In October, Safari became the first browser to pass the Acid2 test. The Acid tests were developed to test browser support for web standards and to help encourage all browsers to use the same standards.
In January, Opera Mini received a worldwide release. It was created for mobile browsing and claims to be the world’s most popular mobile browser.
Come February, Yahoo launched YUI2, a framework for making webapp development easier. YUI3 was released in September 2009, but version 2 still enjoys massive popularity.
In October, Google purchased Youtube for $1.65 billion. That story has inspired countless other web startups.
Microsoft FrontPage was first released in 1997 and aside from horrendous table-based layouts with flashing marquees, the FrontPage Extensions necessary to use features of it on web servers were a nightmare. In December 2006, Microsoft discontinued the product.
By 2007, MovableType, a proprietary competitor to WordPress, was being left behind as WordPress’ community grew and grew. To help grow their own community, they released a GPL version of MovableType, but still much more restricted than WordPress.
In early June 2007, Adobe released Adobe AIR. This runtime environment allowed developers to create desktop apps using web technologies like AJAX and Flash, to run on any platform (Windows, Mac, Linux).
And of course, in June 2007 Steve Jobs presented a rather interesting keynote. An iPhone, you say?
In November, Amazon launched a new book reader, the Kindle. As web developers, we’re used to our content being available on different mediums, so the Kindle and other eBook readers are an interesting development to watch.
Since Firefox’s original release in 2004, it had been steadily gaining popularity. A single day in June was to showcase this; on the 17th June, ‘Download Day’, Firefox 3 set a world record by being downloaded over 8 million times in 24 hours.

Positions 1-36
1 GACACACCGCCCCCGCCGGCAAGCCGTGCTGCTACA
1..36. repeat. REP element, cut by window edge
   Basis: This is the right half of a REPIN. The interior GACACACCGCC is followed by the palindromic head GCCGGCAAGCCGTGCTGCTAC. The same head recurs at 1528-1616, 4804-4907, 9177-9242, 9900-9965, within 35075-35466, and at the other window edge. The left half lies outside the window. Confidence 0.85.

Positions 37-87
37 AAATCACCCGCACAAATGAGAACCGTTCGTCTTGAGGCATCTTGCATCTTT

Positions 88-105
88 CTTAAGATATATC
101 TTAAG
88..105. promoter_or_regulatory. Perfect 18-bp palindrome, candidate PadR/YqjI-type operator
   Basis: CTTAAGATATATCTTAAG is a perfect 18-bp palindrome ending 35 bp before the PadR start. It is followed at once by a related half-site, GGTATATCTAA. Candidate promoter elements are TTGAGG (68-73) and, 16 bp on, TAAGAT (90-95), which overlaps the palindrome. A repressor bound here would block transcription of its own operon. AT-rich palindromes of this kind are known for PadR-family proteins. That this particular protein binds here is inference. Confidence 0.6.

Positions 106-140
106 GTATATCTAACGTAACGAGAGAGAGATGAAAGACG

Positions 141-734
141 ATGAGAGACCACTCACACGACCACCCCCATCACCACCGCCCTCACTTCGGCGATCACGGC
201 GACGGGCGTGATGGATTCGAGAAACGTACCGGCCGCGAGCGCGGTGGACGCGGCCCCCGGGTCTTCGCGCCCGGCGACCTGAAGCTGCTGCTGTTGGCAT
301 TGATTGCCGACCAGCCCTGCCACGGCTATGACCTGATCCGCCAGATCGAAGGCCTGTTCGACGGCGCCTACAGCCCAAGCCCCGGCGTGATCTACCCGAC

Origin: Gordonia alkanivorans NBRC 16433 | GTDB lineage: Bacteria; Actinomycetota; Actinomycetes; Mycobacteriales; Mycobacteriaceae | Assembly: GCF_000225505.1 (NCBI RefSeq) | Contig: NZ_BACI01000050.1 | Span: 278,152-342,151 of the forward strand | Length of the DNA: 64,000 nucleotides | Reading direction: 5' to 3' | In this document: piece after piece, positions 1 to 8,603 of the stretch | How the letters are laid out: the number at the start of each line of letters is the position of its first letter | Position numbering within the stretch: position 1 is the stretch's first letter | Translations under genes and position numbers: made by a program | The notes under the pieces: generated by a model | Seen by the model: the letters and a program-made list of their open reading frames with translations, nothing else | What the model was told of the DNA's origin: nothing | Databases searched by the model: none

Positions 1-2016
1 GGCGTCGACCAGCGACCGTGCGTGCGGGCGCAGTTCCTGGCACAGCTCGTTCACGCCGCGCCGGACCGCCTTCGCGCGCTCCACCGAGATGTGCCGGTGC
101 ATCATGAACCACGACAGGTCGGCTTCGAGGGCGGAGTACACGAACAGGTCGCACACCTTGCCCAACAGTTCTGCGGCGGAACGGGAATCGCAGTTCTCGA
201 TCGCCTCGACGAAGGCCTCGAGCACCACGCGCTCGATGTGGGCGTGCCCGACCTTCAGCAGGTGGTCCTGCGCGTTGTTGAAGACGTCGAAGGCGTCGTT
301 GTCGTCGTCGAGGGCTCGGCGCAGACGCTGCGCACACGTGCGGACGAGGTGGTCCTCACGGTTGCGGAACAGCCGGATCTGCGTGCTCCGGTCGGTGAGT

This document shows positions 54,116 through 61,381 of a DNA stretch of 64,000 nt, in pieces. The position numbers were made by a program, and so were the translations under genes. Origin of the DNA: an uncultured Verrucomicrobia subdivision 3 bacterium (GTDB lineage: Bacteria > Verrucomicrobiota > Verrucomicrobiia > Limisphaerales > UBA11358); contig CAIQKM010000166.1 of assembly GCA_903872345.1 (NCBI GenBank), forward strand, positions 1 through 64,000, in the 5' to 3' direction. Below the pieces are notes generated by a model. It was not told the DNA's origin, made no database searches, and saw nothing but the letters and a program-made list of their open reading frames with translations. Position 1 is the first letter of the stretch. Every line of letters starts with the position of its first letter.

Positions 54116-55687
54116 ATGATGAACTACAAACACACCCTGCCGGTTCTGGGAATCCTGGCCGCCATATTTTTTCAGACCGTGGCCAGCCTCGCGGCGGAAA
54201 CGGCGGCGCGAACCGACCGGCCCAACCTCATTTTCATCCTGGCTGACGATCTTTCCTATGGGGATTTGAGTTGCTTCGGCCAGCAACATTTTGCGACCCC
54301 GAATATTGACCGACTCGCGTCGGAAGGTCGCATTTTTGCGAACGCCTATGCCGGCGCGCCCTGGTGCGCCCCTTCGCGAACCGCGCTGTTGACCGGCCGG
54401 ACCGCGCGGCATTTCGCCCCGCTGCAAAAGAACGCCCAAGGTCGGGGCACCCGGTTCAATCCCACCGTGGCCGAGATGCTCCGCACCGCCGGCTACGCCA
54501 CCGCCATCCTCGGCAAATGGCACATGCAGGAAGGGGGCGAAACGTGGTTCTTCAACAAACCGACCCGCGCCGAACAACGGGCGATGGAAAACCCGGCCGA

The iPhone had been released for just one year now and already had a massive following. With the release of the app store in July, the iPhone’s future dominance was all but guaranteed.
In the Autumn, the HTC Dream became the first available phone running Google’s Android operating system. Trumped up as an iPhone killer, HTC and other Android phones may not have lived up to that name, but it has certainly gained a massive market share.
In December, Google Chrome became publicly available. This web browser is based on WebKit but optimized to put speed first, and with a minimal interface for the user.
BuddyPress, the WordPress MU-based social network extension was first released in April. It has had strong development even in the short time since then and now packs a lot of features.
In June, Microsoft’s Bing officially went live. Microsoft’s presence in the search industry had been steadily on the downfall, but since Bing and its massive marketing campaign, it has at last seen some growth.
In July, the W3C confirmed that when the XHTML 2 team’s working charter expired at the end of the year, it would not be renewed. This allows more resource to go towards the development of HTML 5.
In October, Yahoo provided a somewhat fitting end to the decade with the closure of Geocities. Geocities was a lot of people’s first taste of publishing to the internet. Web publishing has come a long, long way since the days of Geocities’ glory in the late 90s.
End of the Noughties
So much has happened in the past 10 years. I doubt anyone in 1999 could have predicted where we would be now. It has to make you wonder where we’ll be come 2020!
If you had to choose one single event that affected the web design industry the most, what would it be?
For me, the web standards movement (Embodied in things like Jeffrey Zeldman’s book, the CSS Zen Garden and many other standards supporters) has had the most profound effect. Curious to hear what your choices will be!